Nathan Kalish has spent the past decade averaging 200 shows a year at bars and honky-tonks across the country. It’s from this experience he cultivated his new collection of story songs for his 10th album, the self-produced Songs for Nobody. His sound has been described as a “unique brew of Americana, rockabilly and outlaw country.” Through his cutting and intimate lyrics, he transports listeners from the passenger seat of his touring van to behind a magnifying glass aimed at the darker side of American culture. It’s not only his experiences that he shares, but the experiences of the people that he has met along the way.
The music he’s released has landed him on stages with Lucinda Williams, Molly Tuttle, and Lucero. He’s earned accolades from Rolling Stone Country, Saving Country Music and dozens of alt-weeklies. Kalish has lived the life of a curious wanderer, taking his music from town to town, creating a catalog of songs that act as colorful snapshots, like polaroids in a photo album. His music has been compared to American icons like Merle Haggard, John Prine, Gram Parsons, and the Sun Records’ rockabilly roster, circa 1956.
Hi there, welcome to VENTS! How have you been?
I’m doing great. Real busy but busy doing things I enjoy so it feels energizing. Getting ready to release my new album Songs for Nobody which comes out April 10th!
Can you talk to us more about your song “Songs for Nobody”?
Its the title track from the new album, obviously. I wrote it as a tongue in cheek song about the successes and failures of the life of a traveling musician. I used the idea of backed-up traffic caused by a highway accident as the imagery to describe my music career.
Did any event, in particular, inspire you to write this song?
We were doing a long haul overnight drive from one gig to the next and I stopped for a rest while my bassist was already sleeping. I woke up a while later to her nacho cheese spilled on my dashboard. I got angry and wrote the first lyrics as a joke.
What can you tell us about the new album?
I produced it. It was recorded at Tracehorse Studio in Nashville TN in 3 days. The album cover was shot by Sanne Kanst, a dutch photographer, while I was on tour in Riga, Latvia. I wrote all of the songs except for a verse and chorus on the tune “Delta Woman” which was an unfinished Johnny Cash song that was found in Stockholm. I wrote the music and finished the lyrics though. There is electric guitar on only 4 songs, 2 of which were performed by Drivin N Cryin’s guitarist Laur Joamets.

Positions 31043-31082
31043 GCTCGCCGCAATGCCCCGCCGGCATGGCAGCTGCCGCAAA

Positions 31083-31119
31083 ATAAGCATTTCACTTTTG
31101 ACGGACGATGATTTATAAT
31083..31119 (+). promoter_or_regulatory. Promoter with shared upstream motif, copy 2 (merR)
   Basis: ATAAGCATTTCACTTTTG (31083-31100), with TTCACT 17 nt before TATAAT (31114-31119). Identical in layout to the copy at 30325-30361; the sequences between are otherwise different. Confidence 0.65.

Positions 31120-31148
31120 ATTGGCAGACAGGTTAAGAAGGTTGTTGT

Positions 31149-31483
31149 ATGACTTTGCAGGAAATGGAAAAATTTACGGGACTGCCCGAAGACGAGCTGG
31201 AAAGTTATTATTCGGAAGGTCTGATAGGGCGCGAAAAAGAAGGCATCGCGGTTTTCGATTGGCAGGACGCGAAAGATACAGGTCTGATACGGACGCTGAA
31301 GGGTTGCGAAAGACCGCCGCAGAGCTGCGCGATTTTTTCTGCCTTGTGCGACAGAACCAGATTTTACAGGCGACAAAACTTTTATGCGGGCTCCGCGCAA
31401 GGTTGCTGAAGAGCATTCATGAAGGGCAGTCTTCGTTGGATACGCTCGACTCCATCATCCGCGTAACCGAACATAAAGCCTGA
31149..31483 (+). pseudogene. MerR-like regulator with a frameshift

How was the recording and writing process?
I produced it in Nashville. I had lots of friends and my road band play on it. We all performed the songs at the same time in a small studio over the course of 3 days. The cuts are all organic and relatively unaltered from the original takes. Just a bunch of friends picking through a collection of songs I wrote on the road about the road and the people of the road.
How did the process of putting together this LP differ from your previous releases?
I spent more time after it was done figuring out how to release it. All my previously released records, I just put them out to my friends and fans without any real promotion beyond incessant touring. This is the one I want to have the broadest audience for, so I spent more time on the rollout.
What role does Nashville play in your music?
Nashville is a big part of this album and my sound. I have always been inspired by country, rock n roll, folk, and blues music but on this particular album I used more bluegrass and country instrumentation then I have in the past. Mostly because that’s what I was playing with my friends when I was around town but also because it’s available in a way it is not anywhere else. Nashville has some of the most talented bluegrass and country pickers in the world. I don’t claim to be a traditionalist by any means, but I love taking inspiration and cues from that music and I love pedal steel, fiddle, mandolin, and telecaster. I asked my friends and neighbors who happen to be really great musicians to be on the record.
What aspect of your life did you get to explore on this LP?
It takes a lot of organization to get 7 people in a studio to record 11 songs at the same time, so I really had to get my organizational skills up to par with my artistic vision. Both happen to be opposite sides of the brain so it was a good mental exercise for me. Maybe not much for most people but for someone like me who has a lot of anxiety it was quite the feat. I also tend to be a loner so I had to learn how to rely on a big group of friends, as opposed to just doing everything myself. My friends also happen to be way more talented than me.
Where else did you find the songs and lyrics?
The road. Since I traveled so much these past 2 years since my last release I would make verbal notes while I was driving and put them to music if they still flowed well when I got back to them.
What’s the hardest part about being a full-time touring musician?
Not controlling your sleep schedule or your own diet a lot of the time. A lot of nights I want to play music and go to bed afterward, but sometimes I have to drive instead. Occasionally, I have friends I haven’t seen in a while who want to party with me and I always want to party with friends but I end up sacrificing sleep and so I end up taking naps in the van after we load into the next gig.
What else is happening next in Nathan Kalish’s world?
Tour starts in April. I’ll be solo for 2 weeks, then have a band for the rest of summer in the US. Next, I return to Europe in October. I’ll be playing in Holland, Belgium, Denmark, Sweden, Germany, Poland, and the Baltics again.